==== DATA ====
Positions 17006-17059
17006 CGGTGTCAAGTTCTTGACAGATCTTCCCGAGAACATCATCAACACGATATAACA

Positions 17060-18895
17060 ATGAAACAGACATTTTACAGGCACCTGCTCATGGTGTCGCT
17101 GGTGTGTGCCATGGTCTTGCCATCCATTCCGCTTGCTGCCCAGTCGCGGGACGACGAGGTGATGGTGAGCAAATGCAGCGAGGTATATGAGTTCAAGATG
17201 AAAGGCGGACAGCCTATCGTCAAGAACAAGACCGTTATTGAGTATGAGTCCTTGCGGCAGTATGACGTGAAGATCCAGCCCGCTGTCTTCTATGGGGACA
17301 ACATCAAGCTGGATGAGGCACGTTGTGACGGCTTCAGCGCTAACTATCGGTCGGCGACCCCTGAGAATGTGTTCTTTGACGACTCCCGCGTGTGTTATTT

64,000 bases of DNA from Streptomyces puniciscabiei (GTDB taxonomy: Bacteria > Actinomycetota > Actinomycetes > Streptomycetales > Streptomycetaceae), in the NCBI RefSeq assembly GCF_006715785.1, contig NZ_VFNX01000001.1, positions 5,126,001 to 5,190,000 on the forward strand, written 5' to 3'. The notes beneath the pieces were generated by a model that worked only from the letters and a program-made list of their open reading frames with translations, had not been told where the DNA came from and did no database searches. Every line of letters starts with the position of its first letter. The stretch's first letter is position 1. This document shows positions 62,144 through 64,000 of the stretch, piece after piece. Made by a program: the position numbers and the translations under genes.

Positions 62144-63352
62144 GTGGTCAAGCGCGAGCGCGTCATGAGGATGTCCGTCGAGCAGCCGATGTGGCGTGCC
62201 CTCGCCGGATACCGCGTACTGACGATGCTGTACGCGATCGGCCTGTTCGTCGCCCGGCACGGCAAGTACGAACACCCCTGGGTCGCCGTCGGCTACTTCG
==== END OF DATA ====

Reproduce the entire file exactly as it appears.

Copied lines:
Positions 17006-17059
17006 CGGTGTCAAGTTCTTGACAGATCTTCCCGAGAACATCATCAACACGATATAACA

Positions 17060-18895
17060 ATGAAACAGACATTTTACAGGCACCTGCTCATGGTGTCGCT
17101 GGTGTGTGCCATGGTCTTGCCATCCATTCCGCTTGCTGCCCAGTCGCGGGACGACGAGGTGATGGTGAGCAAATGCAGCGAGGTATATGAGTTCAAGATG
17201 AAAGGCGGACAGCCTATCGTCAAGAACAAGACCGTTATTGAGTATGAGTCCTTGCGGCAGTATGACGTGAAGATCCAGCCCGCTGTCTTCTATGGGGACA
17301 ACATCAAGCTGGATGAGGCACGTTGTGACGGCTTCAGCGCTAACTATCGGTCGGCGACCCCTGAGAATGTGTTCTTTGACGACTCCCGCGTGTGTTATTT

64,000 bases of DNA from Streptomyces puniciscabiei (GTDB taxonomy: Bacteria > Actinomycetota > Actinomycetes > Streptomycetales > Streptomycetaceae), in the NCBI RefSeq assembly GCF_006715785.1, contig NZ_VFNX01000001.1, positions 5,126,001 to 5,190,000 on the forward strand, written 5' to 3'. The notes beneath the pieces were generated by a model that worked only from the letters and a program-made list of their open reading frames with translations, had not been told where the DNA came from and did no database searches. Every line of letters starts with the position of its first letter. The stretch's first letter is position 1. This document shows positions 62,144 through 64,000 of the stretch, piece after piece. Made by a program: the position numbers and the translations under genes.

Positions 62144-63352
62144 GTGGTCAAGCGCGAGCGCGTCATGAGGATGTCCGTCGAGCAGCCGATGTGGCGTGCC
62201 CTCGCCGGATACCGCGTACTGACGATGCTGTACGCGATCGGCCTGTTCGTCGCCCGGCACGGCAAGTACGAACACCCCTGGGTCGCCGTCGGCTACTTCG